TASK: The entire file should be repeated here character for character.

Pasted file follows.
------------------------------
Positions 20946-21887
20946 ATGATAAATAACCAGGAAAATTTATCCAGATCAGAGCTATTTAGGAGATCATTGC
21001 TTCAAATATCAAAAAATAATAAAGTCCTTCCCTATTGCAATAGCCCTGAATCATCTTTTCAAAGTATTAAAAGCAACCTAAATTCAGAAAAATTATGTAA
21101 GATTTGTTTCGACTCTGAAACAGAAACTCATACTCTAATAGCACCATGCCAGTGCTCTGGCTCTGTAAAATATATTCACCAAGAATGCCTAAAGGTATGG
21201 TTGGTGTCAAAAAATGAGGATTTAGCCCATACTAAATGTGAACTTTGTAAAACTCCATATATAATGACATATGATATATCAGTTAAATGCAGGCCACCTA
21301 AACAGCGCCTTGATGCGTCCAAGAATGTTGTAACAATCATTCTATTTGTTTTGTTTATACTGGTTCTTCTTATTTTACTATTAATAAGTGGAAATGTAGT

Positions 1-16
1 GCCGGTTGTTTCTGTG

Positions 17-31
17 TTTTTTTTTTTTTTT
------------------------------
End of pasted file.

Positions 20946-21887
20946 ATGATAAATAACCAGGAAAATTTATCCAGATCAGAGCTATTTAGGAGATCATTGC
21001 TTCAAATATCAAAAAATAATAAAGTCCTTCCCTATTGCAATAGCCCTGAATCATCTTTTCAAAGTATTAAAAGCAACCTAAATTCAGAAAAATTATGTAA
21101 GATTTGTTTCGACTCTGAAACAGAAACTCATACTCTAATAGCACCATGCCAGTGCTCTGGCTCTGTAAAATATATTCACCAAGAATGCCTAAAGGTATGG
21201 TTGGTGTCAAAAAATGAGGATTTAGCCCATACTAAATGTGAACTTTGTAAAACTCCATATATAATGACATATGATATATCAGTTAAATGCAGGCCACCTA
21301 AACAGCGCCTTGATGCGTCCAAGAATGTTGTAACAATCATTCTATTTGTTTTGTTTATACTGGTTCTTCTTATTTTACTATTAATAAGTGGAAATGTAGT

Positions 1-16
1 GCCGGTTGTTTCTGTG

Positions 17-31
17 TTTTTTTTTTTTTTT